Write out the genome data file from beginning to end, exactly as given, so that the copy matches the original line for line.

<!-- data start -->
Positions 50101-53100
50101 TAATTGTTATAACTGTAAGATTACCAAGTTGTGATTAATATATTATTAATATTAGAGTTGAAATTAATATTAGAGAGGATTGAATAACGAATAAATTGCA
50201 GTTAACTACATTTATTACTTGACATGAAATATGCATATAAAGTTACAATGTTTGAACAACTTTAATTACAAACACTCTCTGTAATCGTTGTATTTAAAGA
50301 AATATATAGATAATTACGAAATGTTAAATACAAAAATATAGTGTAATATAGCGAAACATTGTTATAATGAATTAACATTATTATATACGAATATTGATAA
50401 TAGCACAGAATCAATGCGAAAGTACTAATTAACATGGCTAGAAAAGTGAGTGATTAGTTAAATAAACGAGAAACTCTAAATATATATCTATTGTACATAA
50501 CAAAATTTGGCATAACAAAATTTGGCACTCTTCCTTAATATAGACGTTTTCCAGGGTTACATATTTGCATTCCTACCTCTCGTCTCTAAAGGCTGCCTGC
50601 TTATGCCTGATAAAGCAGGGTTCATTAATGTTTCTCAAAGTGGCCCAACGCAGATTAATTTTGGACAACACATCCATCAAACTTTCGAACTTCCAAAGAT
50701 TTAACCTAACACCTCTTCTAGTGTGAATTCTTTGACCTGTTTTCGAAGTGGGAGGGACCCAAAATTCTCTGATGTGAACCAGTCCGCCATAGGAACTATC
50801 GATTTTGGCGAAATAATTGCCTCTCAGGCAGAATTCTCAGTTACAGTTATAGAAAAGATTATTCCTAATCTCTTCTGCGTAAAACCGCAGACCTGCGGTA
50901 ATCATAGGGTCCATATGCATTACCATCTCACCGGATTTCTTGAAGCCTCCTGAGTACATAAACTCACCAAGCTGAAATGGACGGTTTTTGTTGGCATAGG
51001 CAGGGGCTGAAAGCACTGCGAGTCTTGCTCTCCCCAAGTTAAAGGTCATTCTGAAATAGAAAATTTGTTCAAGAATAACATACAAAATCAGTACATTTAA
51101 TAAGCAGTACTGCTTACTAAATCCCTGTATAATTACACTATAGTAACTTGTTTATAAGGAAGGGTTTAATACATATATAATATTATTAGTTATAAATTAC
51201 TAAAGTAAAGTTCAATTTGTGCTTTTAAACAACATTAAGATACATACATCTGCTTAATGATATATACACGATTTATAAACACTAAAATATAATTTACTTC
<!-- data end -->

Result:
Positions 50101-53100
50101 TAATTGTTATAACTGTAAGATTACCAAGTTGTGATTAATATATTATTAATATTAGAGTTGAAATTAATATTAGAGAGGATTGAATAACGAATAAATTGCA
50201 GTTAACTACATTTATTACTTGACATGAAATATGCATATAAAGTTACAATGTTTGAACAACTTTAATTACAAACACTCTCTGTAATCGTTGTATTTAAAGA
50301 AATATATAGATAATTACGAAATGTTAAATACAAAAATATAGTGTAATATAGCGAAACATTGTTATAATGAATTAACATTATTATATACGAATATTGATAA
50401 TAGCACAGAATCAATGCGAAAGTACTAATTAACATGGCTAGAAAAGTGAGTGATTAGTTAAATAAACGAGAAACTCTAAATATATATCTATTGTACATAA
50501 CAAAATTTGGCATAACAAAATTTGGCACTCTTCCTTAATATAGACGTTTTCCAGGGTTACATATTTGCATTCCTACCTCTCGTCTCTAAAGGCTGCCTGC
50601 TTATGCCTGATAAAGCAGGGTTCATTAATGTTTCTCAAAGTGGCCCAACGCAGATTAATTTTGGACAACACATCCATCAAACTTTCGAACTTCCAAAGAT
50701 TTAACCTAACACCTCTTCTAGTGTGAATTCTTTGACCTGTTTTCGAAGTGGGAGGGACCCAAAATTCTCTGATGTGAACCAGTCCGCCATAGGAACTATC
50801 GATTTTGGCGAAATAATTGCCTCTCAGGCAGAATTCTCAGTTACAGTTATAGAAAAGATTATTCCTAATCTCTTCTGCGTAAAACCGCAGACCTGCGGTA
50901 ATCATAGGGTCCATATGCATTACCATCTCACCGGATTTCTTGAAGCCTCCTGAGTACATAAACTCACCAAGCTGAAATGGACGGTTTTTGTTGGCATAGG
51001 CAGGGGCTGAAAGCACTGCGAGTCTTGCTCTCCCCAAGTTAAAGGTCATTCTGAAATAGAAAATTTGTTCAAGAATAACATACAAAATCAGTACATTTAA
51101 TAAGCAGTACTGCTTACTAAATCCCTGTATAATTACACTATAGTAACTTGTTTATAAGGAAGGGTTTAATACATATATAATATTATTAGTTATAAATTAC
51201 TAAAGTAAAGTTCAATTTGTGCTTTTAAACAACATTAAGATACATACATCTGCTTAATGATATATACACGATTTATAAACACTAAAATATAATTTACTTC